As fewer young people opt for careers in science, technology, engineering,
and mathematics (STEM), the National Science Foundation has funded
EDC to develop a resource designed to engage young people in career
exploration and development.
Robin Fies stands at the blackboard in a small auditorium at Watertown High School in Massachusetts as 16
teenagers pass through the door and take their seats. In her 30 years
of teaching high school mathematics, Fies has seen just about every
classroom configuration possible, from lectures and rows to small
groups to the open classroom. But today her precalculus class looks
different than it ever has before.
For students who are struggling with math, finding exciting and engaging ways to interest them in the subject and help them succeed can be a difficult task. There is no shortage of web sites and software packages that help students practice their skills, but these can often lead to frustration for students. Integrating math with other disciplines into hands-on, project-based learning activities can transform math from a daunting and overwhelming subject to an approachable and practical set of skills.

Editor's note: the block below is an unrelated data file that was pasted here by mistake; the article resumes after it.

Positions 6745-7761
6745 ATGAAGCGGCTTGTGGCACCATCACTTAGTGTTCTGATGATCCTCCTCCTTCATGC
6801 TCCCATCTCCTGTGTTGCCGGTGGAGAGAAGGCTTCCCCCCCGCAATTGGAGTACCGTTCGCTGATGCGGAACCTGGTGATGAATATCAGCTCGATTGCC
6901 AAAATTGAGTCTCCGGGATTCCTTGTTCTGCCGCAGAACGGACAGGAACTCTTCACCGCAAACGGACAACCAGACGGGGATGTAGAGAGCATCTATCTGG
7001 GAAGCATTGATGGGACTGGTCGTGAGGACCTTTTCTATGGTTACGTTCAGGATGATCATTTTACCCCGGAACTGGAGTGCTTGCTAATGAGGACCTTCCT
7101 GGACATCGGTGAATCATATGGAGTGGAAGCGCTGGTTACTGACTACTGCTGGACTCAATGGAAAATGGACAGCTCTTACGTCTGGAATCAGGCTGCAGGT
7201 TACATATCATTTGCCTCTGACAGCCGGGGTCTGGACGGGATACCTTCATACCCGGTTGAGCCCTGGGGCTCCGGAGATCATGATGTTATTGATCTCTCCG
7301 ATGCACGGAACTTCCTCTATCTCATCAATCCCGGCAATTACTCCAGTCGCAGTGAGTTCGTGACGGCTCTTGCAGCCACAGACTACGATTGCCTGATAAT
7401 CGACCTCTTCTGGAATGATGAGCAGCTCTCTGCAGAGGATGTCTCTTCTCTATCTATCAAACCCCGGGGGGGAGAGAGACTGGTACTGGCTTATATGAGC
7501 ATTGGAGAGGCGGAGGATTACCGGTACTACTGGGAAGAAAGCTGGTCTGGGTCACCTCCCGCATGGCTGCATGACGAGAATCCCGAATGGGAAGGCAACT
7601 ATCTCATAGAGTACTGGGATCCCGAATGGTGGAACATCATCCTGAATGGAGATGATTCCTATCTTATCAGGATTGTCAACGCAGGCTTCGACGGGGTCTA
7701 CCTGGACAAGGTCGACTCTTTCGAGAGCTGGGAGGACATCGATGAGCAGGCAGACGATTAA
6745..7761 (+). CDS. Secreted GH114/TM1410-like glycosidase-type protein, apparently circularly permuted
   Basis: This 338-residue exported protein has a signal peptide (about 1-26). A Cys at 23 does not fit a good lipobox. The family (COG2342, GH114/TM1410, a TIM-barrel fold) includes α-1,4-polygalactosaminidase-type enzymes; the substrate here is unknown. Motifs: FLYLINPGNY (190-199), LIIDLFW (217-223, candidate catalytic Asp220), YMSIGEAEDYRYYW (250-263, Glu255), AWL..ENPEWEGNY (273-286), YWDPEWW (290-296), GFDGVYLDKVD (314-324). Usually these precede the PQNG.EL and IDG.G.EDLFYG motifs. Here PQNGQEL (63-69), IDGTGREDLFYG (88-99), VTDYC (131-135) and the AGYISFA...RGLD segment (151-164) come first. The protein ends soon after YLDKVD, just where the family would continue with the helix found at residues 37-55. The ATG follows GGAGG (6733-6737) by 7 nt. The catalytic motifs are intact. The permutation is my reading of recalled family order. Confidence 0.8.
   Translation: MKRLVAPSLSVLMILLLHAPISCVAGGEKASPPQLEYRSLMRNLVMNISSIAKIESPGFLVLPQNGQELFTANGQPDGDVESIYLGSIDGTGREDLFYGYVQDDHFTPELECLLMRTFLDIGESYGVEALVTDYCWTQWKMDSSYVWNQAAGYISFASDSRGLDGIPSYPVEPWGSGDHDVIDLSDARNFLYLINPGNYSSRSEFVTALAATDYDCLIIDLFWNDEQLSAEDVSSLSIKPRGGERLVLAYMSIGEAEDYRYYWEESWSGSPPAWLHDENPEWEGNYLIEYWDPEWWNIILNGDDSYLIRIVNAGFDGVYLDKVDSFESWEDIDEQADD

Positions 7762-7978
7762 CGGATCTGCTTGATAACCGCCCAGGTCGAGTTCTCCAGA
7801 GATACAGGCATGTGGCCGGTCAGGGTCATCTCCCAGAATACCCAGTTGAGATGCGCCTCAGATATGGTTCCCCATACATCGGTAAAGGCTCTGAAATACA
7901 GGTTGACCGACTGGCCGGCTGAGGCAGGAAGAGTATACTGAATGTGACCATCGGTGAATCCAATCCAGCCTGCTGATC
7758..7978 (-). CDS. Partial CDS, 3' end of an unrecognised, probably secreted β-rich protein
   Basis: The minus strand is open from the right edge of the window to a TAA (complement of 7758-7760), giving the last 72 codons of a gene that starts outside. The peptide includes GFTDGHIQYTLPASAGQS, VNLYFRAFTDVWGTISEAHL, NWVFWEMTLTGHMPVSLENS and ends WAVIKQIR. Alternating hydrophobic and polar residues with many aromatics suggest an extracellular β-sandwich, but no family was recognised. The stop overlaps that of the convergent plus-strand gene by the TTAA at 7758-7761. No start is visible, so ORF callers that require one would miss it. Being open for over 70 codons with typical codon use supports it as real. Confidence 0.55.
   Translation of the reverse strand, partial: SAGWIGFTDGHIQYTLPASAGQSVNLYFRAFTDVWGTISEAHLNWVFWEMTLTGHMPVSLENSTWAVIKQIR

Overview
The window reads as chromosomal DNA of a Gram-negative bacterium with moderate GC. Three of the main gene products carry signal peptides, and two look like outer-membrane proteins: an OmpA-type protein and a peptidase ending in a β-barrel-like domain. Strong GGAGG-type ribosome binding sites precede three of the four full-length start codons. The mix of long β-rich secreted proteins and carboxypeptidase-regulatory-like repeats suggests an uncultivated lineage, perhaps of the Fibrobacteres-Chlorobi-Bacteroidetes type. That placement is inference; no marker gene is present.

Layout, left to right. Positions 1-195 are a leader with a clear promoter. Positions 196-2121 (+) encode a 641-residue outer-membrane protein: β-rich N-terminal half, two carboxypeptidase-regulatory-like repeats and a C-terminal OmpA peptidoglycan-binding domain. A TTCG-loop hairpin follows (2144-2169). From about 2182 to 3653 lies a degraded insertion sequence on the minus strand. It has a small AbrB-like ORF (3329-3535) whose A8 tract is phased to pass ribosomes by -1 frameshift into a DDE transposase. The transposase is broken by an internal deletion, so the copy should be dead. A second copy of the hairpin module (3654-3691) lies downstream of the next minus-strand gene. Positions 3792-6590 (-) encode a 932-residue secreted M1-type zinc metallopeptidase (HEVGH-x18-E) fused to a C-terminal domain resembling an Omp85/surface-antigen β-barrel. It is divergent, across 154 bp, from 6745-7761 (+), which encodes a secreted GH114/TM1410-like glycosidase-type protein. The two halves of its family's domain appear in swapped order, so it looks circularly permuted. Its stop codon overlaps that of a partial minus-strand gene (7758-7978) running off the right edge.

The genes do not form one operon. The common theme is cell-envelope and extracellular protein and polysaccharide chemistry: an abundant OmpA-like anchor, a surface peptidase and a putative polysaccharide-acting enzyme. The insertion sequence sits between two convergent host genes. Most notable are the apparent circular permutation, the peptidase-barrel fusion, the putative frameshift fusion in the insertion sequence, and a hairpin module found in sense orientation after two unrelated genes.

Bernie Zubrowski, a senior scientist at EDC’s Center for Science Education, has been recently recognized, both nationally and regionally, for his distinguished contributions to the world of children’s science education.
For more than thirty years, Paul Goldenberg has worked on the front lines of the “math wars,” watching as educators, researchers, and communities battle over the relative merits of competing approaches to mathematics education: Traditional “drill and practice” instruction versus “reform math”; back-to-basics versus “Standards-based” methods.